While the UK government recently released the long-awaited conclusions from its consultation of biodiversity offsetting, analysts like the British Ecological Society are uncertain if the findings will lead to the mechanism’s use as pilot projects were inconclusive and the research questions offsetting’s ability to deliver anything more than marginal benefits.
18 March 2016 | Last week, almost two and a half years after it closed, the UK’s Department for Environment, Food and Rural Affairs (Defra) finally released the conclusions of its consultation on biodiversity offsetting in England. Given the lack of urgency in publishing these results, it is unsurprising that there appears to be little enthusiasm from Defra to push offsetting forward. There are no concrete actions identified as a result of the consultation: only that Defra will continue to work “with Natural England and interested parties to further our shared understanding of how best to compensate for biodiversity loss when it cannot first be avoided or mitigated”.
Back in 2013, we brought together a group of members to consider the scientific evidence behind biodiversity offsetting and submitted a detailed response to the consultation. In our response we suggested that any offsetting policy must be based on a scientifically valid, transparent and consistent mechanism, integrated into the mitigation hierarchy. We also highlighted the substantial uncertainties that remain in our understanding of habitat restoration, and that further ecological research into the design and implementation of possible offsets is required if they are to achieve the intended outcome of “no net loss”.
Since then, as previously discussed on the blog, further studies have urged caution with offsetting. Gordon et al identified the risks of “perverse incentives”, including the possibility that offsets may entrench biodiversity declines if baselines are poorly specified, and the danger of crowding out other conservation actions. Evans et al flagged up a number of areas where more scientific evidence is required, including extending our knowledge of offsets across a greater range of habitats, understanding the timescales required to create functionally equivalent ecosystems, and developing a framework for treating uncertainty.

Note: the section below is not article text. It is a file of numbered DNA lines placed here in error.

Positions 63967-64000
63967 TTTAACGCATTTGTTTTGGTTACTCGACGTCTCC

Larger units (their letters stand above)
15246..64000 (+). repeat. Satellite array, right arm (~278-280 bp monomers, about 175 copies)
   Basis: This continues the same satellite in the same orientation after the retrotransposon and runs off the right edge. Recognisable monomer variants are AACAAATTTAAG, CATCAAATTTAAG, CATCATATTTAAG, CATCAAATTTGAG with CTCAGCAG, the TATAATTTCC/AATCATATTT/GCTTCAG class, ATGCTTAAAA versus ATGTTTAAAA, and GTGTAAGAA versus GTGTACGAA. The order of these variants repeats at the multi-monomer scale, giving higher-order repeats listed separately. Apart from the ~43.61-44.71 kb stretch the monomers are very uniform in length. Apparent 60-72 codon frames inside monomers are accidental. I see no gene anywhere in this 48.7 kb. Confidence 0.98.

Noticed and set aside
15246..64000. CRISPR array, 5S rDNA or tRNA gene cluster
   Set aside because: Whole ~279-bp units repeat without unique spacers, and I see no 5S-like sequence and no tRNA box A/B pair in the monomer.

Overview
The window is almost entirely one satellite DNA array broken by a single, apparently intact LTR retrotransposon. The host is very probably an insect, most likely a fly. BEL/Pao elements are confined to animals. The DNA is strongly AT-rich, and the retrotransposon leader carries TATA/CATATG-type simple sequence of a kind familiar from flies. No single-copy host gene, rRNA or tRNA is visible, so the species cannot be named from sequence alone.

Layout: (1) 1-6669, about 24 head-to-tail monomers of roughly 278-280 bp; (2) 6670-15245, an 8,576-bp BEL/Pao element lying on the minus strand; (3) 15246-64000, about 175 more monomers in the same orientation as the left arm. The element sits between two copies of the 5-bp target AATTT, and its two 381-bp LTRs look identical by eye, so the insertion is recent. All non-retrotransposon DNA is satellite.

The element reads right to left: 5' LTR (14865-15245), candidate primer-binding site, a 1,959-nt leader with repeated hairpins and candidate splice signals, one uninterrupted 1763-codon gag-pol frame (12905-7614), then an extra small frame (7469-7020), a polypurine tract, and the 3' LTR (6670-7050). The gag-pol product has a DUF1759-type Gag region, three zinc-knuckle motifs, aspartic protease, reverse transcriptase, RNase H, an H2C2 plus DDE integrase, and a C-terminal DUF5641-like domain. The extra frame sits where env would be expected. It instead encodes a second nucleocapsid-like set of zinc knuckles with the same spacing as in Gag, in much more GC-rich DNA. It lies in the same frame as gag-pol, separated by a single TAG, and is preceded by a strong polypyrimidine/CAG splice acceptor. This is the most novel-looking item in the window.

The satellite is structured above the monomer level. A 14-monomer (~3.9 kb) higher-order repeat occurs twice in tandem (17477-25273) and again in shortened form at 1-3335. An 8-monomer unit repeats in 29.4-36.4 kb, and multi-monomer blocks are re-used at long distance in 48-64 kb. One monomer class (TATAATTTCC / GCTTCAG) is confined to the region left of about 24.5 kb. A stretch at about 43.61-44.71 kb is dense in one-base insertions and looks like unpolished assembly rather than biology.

This ambivalence about offsetting is reflected in the collated responses to the Defra consultation. Out of over 400 responses, just over half thought that the Government should introduce offsetting, with almost two-thirds of respondents suggesting that the proposed objectives were wrong. Concerns raised in the consultation include the lack of ecological expertise and capacity within local authorities to implement an offsetting system; the high degree of uncertainty over methodologies, and the potential for offsetting to undermine the mitigation hierarchy, especially if applied through a voluntary scheme.
Whilst consulting on biodiversity offsetting, Defra also instigated a series of pilot schemes in six areas, and the evaluation report of this pilot programme – also released last week – shares much of the caution found in the consultation results. The pilots were inconclusive, with no offsets actually in place at the end of the trial period and many aspects remaining untested. The report concludes that while offsetting may have potential, there is a clear need for increased resources and ecological expertise within local authorities, and in its proposed form it could deliver only “marginal benefits in terms of streamlining the planning process for agreeing compensation for biodiversity loss”.
So where next for biodiversity offsetting? It seems that this idea, much vaunted by the Coalition government and the previous Secretary of State, will not be rolled out any time soon. Yet the Conservative government is still keen on market-oriented mechanisms for conservation, with Liz Truss highlighting natural capital accounting and environmental impact bonds in her recent speech on reforming Defra. With the framework for Defra’s 25 year plan for the natural environment expected this Spring, we should soon have a clearer idea whether offsetting will make a comeback, or remain in the wilderness.
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